Aharon Shulov was born in Ukraine. He was jailed on charges of Zionist activism. Upon his release in 1926, he immigrated to Palestine. Shulov had been interested in animals from childhood. He became a lecturer in zoology at the Hebrew University of Jerusalem. After earning a doctorate in Naples, he returned to the Hebrew University. He also spent time in Egypt studying the care of animals in subtropical climates.
In 1986, professor Shulov and his colleague Aviv Marx founded the Shulov Institute for Science. The company produces life-saving products and pain relievers, including a life-saving antiserum to treat yellow scorpion stings which is approved for use by the Israeli Ministry of Health and marketed to hospitals.
In April 2007, Shulov was posthumously granted a patent, with co-inventor Naphthali Primor, for a non-addictive, topical analgesic derived from snake venom. The patent was assigned to S.I.S. Shulov Institute for Science Ltd.
Shulov published several books. The development of eggs of the Red Locust, Nomadacris septemfasciata (Serv.), and the African Migratory Locust, Locusta migratoria migratorioides (R. and F.), and its interruption under particular conditions of humidity was an academic work of entomology. His 1981 The Wolf Shall Dwell with the Lamb: 40 years of the Jerusalem Biblical Zoo tells the story of how the zoo acquired its first lion with the help of Dov Gazit.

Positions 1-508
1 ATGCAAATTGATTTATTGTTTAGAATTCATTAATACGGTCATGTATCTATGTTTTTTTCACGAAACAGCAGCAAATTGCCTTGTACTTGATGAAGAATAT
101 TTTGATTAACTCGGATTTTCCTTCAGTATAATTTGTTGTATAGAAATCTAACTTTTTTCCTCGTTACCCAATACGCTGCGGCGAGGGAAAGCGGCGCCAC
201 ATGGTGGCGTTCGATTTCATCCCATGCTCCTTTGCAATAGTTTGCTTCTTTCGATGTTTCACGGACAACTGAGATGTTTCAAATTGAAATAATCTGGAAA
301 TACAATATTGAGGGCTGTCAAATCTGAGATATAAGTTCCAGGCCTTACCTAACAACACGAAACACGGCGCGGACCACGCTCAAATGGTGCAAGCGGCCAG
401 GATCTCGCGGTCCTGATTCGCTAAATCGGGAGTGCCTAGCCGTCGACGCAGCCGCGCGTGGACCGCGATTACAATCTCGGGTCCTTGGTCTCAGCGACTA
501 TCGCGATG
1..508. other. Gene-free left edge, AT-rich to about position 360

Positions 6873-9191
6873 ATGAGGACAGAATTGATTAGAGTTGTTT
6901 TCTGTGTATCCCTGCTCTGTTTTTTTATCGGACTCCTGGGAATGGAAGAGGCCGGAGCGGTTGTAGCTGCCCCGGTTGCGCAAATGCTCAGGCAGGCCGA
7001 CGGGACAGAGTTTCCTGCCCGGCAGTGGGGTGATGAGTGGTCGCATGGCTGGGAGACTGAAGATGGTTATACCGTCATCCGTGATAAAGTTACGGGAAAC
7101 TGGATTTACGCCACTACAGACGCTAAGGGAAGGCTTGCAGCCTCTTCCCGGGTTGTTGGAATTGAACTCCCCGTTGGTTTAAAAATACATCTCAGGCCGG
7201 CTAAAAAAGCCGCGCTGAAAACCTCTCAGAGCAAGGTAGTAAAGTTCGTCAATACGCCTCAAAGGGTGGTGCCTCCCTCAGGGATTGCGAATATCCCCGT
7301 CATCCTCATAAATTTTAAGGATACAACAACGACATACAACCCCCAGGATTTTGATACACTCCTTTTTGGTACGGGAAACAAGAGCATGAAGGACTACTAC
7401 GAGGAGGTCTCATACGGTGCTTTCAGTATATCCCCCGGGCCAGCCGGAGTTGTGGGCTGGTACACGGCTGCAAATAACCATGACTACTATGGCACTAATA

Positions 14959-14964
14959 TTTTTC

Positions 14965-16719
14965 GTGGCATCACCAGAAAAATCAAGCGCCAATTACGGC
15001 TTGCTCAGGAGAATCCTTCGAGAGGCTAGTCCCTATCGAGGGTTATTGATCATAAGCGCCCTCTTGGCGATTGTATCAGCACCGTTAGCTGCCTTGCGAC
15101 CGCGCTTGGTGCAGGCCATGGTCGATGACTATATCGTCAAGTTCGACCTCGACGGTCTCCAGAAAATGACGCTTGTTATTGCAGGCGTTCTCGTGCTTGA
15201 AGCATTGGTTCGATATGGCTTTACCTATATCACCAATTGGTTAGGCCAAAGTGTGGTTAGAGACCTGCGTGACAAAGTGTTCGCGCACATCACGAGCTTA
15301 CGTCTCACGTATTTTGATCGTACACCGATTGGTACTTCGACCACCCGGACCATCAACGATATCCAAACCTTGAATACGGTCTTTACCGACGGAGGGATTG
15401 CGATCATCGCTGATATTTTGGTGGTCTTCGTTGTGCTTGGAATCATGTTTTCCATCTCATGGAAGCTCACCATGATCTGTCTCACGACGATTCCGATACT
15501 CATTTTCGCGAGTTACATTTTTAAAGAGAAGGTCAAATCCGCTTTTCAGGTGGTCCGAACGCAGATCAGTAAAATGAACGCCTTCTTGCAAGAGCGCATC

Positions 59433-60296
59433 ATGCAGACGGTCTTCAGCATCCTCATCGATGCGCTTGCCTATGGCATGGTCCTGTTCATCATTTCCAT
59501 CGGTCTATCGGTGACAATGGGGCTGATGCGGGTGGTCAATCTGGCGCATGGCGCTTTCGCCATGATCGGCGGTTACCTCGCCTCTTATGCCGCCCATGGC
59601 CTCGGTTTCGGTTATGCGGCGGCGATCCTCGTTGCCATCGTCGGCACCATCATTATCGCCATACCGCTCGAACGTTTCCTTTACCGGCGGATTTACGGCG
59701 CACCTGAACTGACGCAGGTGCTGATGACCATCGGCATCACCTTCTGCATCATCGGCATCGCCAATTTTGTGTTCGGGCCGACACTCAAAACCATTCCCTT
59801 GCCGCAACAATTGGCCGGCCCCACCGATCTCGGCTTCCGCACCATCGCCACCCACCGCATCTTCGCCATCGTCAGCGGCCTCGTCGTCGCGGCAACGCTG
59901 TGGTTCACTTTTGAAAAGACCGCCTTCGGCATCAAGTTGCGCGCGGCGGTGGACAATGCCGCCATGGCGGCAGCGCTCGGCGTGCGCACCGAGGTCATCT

Shulov also published articles on esters as insect repellants and attractants. In an entry in Campbell and Lack's 1985 Dictionary of Birds Shulov argued that the Hebrew word translated as "osprey" in the King James version of the Bible actually refers to the black vulture, Aegypius monachus.
Shulov is best known as the visionary and driving force behind the creation of the Biblical Zoo. He started the zoo in 1940, surprising his neighbours by feeding and keeping such animals as baby tigers in his home on Rabbi Kook Street in central Jerusalem. A year later, in the wake of the neighbors' objections to noise and smell, Shulov relocated to a site just over an acre in size on Shmuel HaNavi Street. The zoo remained there from 1941 until 1947, when land was offered on Mount Scopus. Shulov's objective was to acquire animals mentioned in the Bible. Although many species of the cat family mentioned in the Bible had long disappeared from the region, Shulov was able to import several big cats, and brought the first lion to the zoo. Professor Shulov served as the director of the Zoo for 43 years, until his retirement. The zoo, now known as the Tisch Family Zoological Gardens, has developed into an internationally renowned zoo and research facility, and popular tourist destination.
The Prof. Aharon Shulov Fund for the Study of Animals in Captivity, a joint initiative of Shulov's family, the Friends of the Zoo Association and the Jerusalem Biblical Zoo, offers one or more grants each year to support studies relating to the animal collection and conservation activities of the Jerusalem Biblical Zoo. The studies are focused on any of the Zoo's fields of interest: animal welfare and husbandry, animal reintroduction, reproduction of endangered species, conservation genetics, exotic animal nutrition and medical care, and more. Researchers from academic and non-academic institutions and university students (with preference given to Hebrew University students) are entitled to submit their research proposals to the Fund.
After a campaign by Shulov's family, supported by Ehud Olmert (then mayor of Jerusalem), a main road in the Malha neighborhood, leading to the entrance of the Zoo, was named Aharon Shulov Road.